neutron source. Since it is advantageous to develop a process that is as simple, portable,
and as inexpensive as possible, neutron activation can be ruled out. The technique chosen for
this application is xray fluorescent analysis (XRF). Details of the technique are described
in the following sections.
TABLE 3 (a, b, c) 3
Summary of DOE Residual Contamination Guidelines
Soil Guidelines (Maximum limits for Unrestricted Use)
Radionuclide Soil Concentration (pCi/g) above Background
Ra226 5 pCi/g averaged over the first 15 cm of
Ra228 soil below the surface.
Th232 15 pCi/g when averaged over any 15 cm
Th230 thick soil layer below the surface layer.
Other Soil guidelines will be calculated on a
radionuclides site specific basis using the DOE manual
developed for this use.
a: These guidelines take into account ingrowth of Ra226 from Th230, and
Ra228 from Th232 and assume secular equilibrium. If either Th230 and
Ra226, or Th232 and Ra228 are both present, not in secular equilibrium,
the guidelines apply to the higher concentration. If other mixtures of ra
dionuclides occur, the concentrations of individual radionuclides shall be
reduced so that the dose for the mixtures will not exceed the basic dose
limit.
b: These guidelines represent unrestricteduse residual concentrations above
background, averaged across any 15 cm thick layer to any depth and over
any contiguous 100m2 surface area.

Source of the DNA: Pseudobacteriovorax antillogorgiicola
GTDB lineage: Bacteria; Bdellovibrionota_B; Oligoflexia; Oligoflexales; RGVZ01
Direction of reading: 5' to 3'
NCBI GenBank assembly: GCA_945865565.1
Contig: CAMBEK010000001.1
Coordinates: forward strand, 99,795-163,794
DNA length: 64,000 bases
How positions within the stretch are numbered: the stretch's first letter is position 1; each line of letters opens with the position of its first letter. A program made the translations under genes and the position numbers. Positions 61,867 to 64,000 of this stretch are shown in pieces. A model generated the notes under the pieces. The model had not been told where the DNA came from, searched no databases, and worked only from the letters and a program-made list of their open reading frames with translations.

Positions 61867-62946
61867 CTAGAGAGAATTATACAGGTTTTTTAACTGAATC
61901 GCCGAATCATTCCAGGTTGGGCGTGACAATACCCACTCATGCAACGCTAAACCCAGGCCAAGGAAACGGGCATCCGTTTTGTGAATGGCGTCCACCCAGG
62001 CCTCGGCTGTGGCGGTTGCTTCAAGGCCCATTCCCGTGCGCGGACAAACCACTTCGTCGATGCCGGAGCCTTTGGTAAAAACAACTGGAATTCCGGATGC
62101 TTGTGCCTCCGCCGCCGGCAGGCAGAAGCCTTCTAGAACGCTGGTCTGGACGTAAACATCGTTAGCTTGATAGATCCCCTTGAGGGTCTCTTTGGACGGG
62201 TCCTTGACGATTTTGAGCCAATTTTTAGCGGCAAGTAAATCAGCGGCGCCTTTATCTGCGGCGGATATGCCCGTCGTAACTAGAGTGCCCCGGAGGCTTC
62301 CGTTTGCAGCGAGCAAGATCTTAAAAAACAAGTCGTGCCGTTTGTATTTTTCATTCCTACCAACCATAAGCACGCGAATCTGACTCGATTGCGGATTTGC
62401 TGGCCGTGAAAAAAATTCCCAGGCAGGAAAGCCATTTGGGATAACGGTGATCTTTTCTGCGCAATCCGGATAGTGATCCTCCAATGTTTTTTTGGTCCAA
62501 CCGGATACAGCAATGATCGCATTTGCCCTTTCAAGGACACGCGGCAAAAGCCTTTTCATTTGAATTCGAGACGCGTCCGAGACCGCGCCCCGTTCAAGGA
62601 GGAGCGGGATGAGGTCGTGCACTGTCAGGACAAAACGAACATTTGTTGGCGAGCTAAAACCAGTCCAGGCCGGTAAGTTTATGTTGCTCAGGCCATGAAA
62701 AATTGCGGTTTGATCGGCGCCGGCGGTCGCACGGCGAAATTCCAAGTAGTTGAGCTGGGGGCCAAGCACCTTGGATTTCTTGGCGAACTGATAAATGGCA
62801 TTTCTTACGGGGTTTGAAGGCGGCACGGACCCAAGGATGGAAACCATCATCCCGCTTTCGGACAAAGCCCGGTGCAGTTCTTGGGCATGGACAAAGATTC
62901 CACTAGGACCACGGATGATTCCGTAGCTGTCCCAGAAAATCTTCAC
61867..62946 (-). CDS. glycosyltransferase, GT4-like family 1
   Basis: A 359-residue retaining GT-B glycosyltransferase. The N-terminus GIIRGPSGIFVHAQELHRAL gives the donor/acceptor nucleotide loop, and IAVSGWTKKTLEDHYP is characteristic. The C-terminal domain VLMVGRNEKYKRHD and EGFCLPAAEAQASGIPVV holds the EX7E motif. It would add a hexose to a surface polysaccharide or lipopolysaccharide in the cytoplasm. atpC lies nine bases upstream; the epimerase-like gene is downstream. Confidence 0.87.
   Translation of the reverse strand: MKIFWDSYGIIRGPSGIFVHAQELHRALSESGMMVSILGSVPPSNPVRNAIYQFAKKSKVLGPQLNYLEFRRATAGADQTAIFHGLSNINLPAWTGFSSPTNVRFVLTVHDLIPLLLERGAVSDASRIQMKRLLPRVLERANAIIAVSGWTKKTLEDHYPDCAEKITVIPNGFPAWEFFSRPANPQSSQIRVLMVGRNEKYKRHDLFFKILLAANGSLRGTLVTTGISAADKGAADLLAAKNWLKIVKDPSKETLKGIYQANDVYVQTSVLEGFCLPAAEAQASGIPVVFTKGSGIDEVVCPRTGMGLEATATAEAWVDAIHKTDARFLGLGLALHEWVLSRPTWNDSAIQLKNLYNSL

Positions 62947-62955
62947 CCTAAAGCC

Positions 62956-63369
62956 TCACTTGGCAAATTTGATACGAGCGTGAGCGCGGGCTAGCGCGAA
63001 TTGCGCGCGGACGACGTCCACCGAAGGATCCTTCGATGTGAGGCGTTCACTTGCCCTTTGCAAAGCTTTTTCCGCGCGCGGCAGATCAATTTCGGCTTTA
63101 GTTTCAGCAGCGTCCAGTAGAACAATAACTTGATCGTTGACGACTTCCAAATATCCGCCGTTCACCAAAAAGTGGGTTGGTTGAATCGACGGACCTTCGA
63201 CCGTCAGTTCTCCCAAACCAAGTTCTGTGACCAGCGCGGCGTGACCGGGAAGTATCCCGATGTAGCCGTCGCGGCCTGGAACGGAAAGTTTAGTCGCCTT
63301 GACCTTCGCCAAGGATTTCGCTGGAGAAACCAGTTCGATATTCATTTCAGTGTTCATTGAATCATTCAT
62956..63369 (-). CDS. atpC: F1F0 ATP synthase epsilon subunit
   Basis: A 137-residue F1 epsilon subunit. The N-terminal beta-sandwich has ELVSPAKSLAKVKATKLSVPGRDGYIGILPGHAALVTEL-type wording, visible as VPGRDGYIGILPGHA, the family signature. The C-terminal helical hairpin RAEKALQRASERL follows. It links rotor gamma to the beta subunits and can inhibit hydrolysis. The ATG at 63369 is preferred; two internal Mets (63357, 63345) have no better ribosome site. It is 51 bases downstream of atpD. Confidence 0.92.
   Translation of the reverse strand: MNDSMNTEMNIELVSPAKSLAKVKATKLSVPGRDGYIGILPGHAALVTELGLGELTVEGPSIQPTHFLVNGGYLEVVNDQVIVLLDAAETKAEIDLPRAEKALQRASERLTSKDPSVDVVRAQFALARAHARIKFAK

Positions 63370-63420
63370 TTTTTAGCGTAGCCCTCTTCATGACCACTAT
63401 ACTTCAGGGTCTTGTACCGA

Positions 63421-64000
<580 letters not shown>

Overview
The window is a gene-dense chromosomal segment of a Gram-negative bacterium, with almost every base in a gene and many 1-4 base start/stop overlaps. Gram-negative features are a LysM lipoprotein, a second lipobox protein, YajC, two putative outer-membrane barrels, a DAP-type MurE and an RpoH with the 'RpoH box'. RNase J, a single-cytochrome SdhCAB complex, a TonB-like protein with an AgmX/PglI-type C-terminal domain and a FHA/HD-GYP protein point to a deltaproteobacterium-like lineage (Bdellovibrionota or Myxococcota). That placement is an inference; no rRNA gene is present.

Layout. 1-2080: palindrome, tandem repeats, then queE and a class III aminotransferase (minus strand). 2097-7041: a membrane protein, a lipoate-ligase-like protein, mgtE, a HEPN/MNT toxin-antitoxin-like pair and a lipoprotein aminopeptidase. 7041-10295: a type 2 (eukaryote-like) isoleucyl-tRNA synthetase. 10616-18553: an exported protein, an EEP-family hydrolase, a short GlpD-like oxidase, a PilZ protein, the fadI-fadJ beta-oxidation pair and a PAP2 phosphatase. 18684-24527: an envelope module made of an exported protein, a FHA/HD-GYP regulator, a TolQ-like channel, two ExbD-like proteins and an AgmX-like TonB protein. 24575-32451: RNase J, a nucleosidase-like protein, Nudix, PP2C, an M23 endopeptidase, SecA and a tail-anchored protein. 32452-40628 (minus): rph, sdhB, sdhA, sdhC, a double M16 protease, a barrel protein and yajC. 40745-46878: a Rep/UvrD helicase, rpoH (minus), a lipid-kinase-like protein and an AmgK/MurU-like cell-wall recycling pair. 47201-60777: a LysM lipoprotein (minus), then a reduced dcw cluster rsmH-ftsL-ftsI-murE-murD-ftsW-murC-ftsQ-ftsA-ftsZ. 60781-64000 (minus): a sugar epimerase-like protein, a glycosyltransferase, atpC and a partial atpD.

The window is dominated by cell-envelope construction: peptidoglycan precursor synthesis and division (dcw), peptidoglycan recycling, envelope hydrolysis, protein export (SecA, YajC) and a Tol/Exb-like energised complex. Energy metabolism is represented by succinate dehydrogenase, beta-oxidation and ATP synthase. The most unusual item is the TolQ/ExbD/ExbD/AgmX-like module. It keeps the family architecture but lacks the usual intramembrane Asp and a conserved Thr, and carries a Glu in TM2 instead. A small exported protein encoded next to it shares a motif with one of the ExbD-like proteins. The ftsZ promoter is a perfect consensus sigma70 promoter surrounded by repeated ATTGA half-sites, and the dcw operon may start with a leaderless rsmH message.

c: If the average concentration in any surface or below surface area less than
or equal to 25m2 exceeds the authorized limit or guideline by a factor of
V/lO/A where A is the area of the elevated region in square meters, limits
for "HOT SPOTS" shall be applicable. These hot spot limits depend on the
extent of the elevated local concentrations and are given in the supplement.
In addition, every reasonable effort shall be made to remove any source of
radionuclide that exceeds 30 times the appropriate soil limit irrespective of
the average concentration in the soil.
XRay Fluorescent Analysis (XRF)
Atoms can be ionized, i.e., have one or more electrons removed, via several processes. In
the case of xray fluorescence, gamma or x rays incident on an atom undergo photoelectric
reactions resulting in the ionization of the atom. The ionized atom then deexcites via the
emission of x rays. An upper shell electron falls into the hole vacated by the ionized electron
and x rays, equal in energy to the difference in shell energies, are emitted. Since elements
have characteristic atomic energy levels, the emitted x rays are characteristic of the element
and can be used to identify the element. The intensity of the emitted x rays is proportional
to the concentration of the element in the xray emitting material. This technique can thus
be said to directly determine U and Th concentrations in soil samples. For a more detailed
description of xray fluorescent spectrometry see Woldseth.4
Assay Technique
In overview, the assay process is simple. Each sample is irradiated to induce fluorescence
and the emitted fluorescent x rays are detected by a hyperpure intrinsic Ge planar detector.